Our task is to find it, to drink it in deeply and then to share it as the health-giving elixir of a free and natural future for all of humankind.

Further reading: Organic radicals website

See our Great Reset and Climate Capitalists pages for more resources.

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Rob Hopkins: transition to what?

by Paul Cudenec

Rob Hopkins (pictured above) has become one of the iconic figures of the environmental movement, not just in the UK but throughout the world.

“There’s no one on earth who’s just done more stuff – and inspired more doing – than Rob Hopkins,” as one admirer has put it.

He started the Transition movement in Totnes in 2005 and soon Transition Towns were springing up all over the country.

I went along to a few events where I lived, in Sussex, attracted by the idea of encouraging a shift away from industrial capitalism and consumerism into a healthier decentralised way of being.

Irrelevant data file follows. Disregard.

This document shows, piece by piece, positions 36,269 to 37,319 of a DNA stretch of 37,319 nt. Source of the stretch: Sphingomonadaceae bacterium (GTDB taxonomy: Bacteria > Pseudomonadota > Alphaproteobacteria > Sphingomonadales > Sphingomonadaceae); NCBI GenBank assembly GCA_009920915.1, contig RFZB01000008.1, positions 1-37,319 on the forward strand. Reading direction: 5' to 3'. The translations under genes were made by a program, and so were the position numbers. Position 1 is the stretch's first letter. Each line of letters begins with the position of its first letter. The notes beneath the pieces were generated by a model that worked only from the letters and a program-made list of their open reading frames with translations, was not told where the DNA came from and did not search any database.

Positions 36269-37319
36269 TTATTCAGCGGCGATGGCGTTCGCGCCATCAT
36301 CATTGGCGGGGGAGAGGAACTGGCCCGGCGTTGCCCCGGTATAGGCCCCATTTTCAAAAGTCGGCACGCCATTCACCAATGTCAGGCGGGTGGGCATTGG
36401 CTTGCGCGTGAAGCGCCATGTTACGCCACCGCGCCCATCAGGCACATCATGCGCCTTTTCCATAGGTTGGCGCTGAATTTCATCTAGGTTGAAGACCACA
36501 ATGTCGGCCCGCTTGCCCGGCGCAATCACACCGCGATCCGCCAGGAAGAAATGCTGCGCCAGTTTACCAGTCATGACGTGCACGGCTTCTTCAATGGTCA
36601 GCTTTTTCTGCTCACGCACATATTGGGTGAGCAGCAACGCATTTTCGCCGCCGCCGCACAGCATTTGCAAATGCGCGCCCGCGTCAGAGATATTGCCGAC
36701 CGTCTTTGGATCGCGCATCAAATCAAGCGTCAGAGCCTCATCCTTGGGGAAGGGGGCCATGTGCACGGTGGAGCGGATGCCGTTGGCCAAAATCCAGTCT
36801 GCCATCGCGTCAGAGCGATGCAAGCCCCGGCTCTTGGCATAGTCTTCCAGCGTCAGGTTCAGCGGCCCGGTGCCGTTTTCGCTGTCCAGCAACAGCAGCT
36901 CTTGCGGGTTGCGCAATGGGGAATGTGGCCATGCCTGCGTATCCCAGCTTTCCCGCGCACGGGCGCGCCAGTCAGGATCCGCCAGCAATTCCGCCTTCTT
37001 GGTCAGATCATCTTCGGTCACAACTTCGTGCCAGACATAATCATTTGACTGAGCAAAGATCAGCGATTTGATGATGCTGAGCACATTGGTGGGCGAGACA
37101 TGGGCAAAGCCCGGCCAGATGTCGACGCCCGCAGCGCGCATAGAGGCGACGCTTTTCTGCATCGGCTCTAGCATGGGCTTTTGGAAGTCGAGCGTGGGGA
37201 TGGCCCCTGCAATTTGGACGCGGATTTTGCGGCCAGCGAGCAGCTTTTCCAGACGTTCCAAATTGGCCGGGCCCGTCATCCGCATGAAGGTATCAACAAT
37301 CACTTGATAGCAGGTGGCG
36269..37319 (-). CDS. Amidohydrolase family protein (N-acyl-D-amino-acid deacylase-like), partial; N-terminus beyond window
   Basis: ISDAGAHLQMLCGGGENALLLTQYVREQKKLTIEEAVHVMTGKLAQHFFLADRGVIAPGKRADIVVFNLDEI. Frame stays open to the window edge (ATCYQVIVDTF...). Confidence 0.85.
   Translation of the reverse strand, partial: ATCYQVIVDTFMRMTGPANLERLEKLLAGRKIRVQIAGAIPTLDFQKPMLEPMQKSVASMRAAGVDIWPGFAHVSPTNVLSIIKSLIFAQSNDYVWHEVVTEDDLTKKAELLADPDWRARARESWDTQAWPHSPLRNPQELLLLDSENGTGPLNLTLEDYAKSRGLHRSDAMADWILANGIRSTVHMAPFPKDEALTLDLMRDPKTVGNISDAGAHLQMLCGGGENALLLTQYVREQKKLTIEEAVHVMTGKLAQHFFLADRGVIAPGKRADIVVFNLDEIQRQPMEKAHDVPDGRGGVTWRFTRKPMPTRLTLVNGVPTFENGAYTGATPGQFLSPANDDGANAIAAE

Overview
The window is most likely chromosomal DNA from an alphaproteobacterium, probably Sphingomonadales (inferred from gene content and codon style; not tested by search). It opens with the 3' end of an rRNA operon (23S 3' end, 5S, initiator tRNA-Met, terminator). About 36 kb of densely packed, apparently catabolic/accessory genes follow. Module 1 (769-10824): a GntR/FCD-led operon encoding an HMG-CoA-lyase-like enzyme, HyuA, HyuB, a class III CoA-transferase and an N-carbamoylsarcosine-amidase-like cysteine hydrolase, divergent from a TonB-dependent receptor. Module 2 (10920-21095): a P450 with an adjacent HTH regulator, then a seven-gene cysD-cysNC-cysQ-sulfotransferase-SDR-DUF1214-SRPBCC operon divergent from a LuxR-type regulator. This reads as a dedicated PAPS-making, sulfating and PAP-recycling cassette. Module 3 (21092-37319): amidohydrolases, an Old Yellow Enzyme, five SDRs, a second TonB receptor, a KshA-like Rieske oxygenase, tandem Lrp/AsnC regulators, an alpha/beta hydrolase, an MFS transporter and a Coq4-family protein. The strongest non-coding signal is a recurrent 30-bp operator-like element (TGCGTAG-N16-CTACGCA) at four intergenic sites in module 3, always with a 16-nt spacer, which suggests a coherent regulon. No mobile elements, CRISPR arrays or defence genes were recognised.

There were some pleasant people involved, some of whom I already knew from local eco-campaigning, but it was not quite my thing.

The Post-It note brainstorming sessions, rejection of “political” activity and much use of the UK state-approved term “resilience” all put me off a bit.

But I didn’t hold it against them. There is more than one way of campaigning and it’s unrealistic to imagine that everyone will do so in the way we personally would prefer.

I initially felt the same thing, from afar, about Extinction Rebellion until the penny dropped and I realised they were an astrofurf organisation being used to manipulate good-hearted people for hidden corporate ends.

So I drifted away from the Transition Town crowd with no hard feelings and didn’t really give them much more thought until last month.

It was then that I came across an essay entitled ‘The Great Transition: The Promise and Lure of the Times Ahead‘ written by something called the Global Scenario Group in 2002.

This announces: “The global transition has begun — a planetary society will take shape over the coming decades”.

The imminent “Planetary Phase of civilization” would involve “Global governance” and “Globalization”.